Archive for March, 2013

Daily Lineup Information

On our live scoreboard page we now have each game’s lineup for the day. This information from now on should be available as soon as the teams announce their lineups each day, usually many hours before the game.


We’re also now using this same data to power the “Starter” field in FanGraphs: The Game, so you should know if a player is in the lineup much sooner than before.

If you think things are delayed, or there’s no lineup for a game where you think there should be, please let us know!

FanGraphs Audio: My 92-Year-Old Grandfather

Episode 318
The host’s 92-year-old grandfather, a guest on FanGraphs Audio when he was merely a 91-year-old grandfather, is the guest on this edition of FanGraphs Audio, as well. Discussed: how sugar is poison. And also: tips for everyone on accentuating your physical assets.

Don’t hesitate to direct pod-related correspondence to @cistulli on Twitter.

You can subscribe to the podcast via iTunes or other feeder things.

Audio after the jump. (Approximately 34 min play time.)

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FanGraphs: The Game 2013!

Good news everyone! You can now make your picks in FanGraphs: The Game for the 2013 season!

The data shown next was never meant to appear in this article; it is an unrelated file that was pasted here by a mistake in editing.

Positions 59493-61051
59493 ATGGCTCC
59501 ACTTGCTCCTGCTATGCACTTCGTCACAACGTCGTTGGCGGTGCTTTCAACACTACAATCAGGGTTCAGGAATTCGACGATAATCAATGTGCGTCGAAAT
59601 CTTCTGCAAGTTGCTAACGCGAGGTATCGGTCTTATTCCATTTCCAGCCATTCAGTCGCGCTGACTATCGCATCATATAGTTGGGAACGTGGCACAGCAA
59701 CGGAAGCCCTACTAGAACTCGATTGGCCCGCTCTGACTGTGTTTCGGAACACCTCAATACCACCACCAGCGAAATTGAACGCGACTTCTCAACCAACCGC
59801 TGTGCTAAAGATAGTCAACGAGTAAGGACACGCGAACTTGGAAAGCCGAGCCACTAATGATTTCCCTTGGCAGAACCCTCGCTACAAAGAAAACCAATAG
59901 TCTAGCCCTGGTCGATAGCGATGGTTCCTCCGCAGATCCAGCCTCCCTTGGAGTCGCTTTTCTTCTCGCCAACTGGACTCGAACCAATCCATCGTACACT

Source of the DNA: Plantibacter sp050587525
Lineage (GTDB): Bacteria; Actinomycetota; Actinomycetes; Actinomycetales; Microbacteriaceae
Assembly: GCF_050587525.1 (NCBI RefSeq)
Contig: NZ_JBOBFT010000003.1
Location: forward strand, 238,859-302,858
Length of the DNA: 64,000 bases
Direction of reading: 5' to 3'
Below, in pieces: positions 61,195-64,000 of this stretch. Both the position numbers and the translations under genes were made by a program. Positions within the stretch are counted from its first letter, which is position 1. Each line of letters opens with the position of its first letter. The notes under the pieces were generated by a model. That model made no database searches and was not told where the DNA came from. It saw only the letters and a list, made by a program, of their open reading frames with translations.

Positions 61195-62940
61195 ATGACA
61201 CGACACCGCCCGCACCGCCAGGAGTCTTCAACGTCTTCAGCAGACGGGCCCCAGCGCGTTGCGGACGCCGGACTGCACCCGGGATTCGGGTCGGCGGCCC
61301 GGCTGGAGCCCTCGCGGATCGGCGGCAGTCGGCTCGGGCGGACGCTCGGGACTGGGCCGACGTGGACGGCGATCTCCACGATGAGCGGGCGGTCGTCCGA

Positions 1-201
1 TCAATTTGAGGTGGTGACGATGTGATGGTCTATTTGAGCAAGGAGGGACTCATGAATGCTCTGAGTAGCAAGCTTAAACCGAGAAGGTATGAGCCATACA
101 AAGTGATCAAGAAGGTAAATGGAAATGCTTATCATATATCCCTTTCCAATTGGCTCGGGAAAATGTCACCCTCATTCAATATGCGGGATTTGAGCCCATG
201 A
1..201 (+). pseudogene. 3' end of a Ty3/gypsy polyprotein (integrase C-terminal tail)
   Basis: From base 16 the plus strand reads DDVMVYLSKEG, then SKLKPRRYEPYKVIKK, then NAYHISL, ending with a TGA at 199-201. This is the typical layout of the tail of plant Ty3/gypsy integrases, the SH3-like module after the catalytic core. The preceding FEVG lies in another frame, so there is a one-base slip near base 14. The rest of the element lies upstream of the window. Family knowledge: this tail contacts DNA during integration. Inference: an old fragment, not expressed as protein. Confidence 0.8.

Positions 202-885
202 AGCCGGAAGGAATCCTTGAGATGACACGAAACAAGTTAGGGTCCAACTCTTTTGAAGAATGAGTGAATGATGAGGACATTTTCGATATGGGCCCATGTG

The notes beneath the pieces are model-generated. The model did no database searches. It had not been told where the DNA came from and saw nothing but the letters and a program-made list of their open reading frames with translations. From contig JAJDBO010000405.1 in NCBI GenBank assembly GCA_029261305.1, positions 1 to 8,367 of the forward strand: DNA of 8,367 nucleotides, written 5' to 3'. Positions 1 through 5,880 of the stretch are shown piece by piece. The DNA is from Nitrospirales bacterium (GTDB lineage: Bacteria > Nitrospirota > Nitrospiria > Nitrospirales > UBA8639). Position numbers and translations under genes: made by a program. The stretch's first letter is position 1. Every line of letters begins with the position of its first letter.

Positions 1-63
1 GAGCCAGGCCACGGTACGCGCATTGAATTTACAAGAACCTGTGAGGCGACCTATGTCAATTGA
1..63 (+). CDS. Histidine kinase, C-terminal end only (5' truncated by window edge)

For those of you who played last year, you will be able to change the team of any of your players up until you first spend money. So, if you want your players to be on new teams, I advise doing it before you make any picks. You can do this on the settings page.

In addition, your player will keep all of his stats from the 2012 season and continue on to year two of his career.

Lastly, if you had autopick set last year, it has now be unset. If you want to keep playing with autopick on, you will need to make your autopick selections again.

And for those of you who are rookies to FanGraphs: The Game…

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Bidding Farewell to Johan Santana

Johan Santana will go down as one of the game’s best pitchers. I say ‘go down’ because after the news yesterday that Santana has probably re-torn the anterior capsule in his left, or throwing shoulder. Will Carroll said this was about the worst news that Santana could have received. Given how lengthy Santana’s rehab was the first time, and given the fact that he is set to be a free agent at the end of this season, we may have seen the last of the lefty with one of the deadliest changeups in baseball history.

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Giants Wisely Lock Up Buster Posey Forever

If you hadn’t noticed, Major League teams have decided that the best way to use their current financial windfall is to keep their best players for essentially their entire careers. It wasn’t long ago that single team lifers like Cal Ripken and Tony Gwynn were the outliers, but now, it is becoming unusual for an elite player to not sign a mega-contract with his original franchise. Just in the last few years, we’ve seen the following players commit to spending the great majority of their careers with just one Major League team: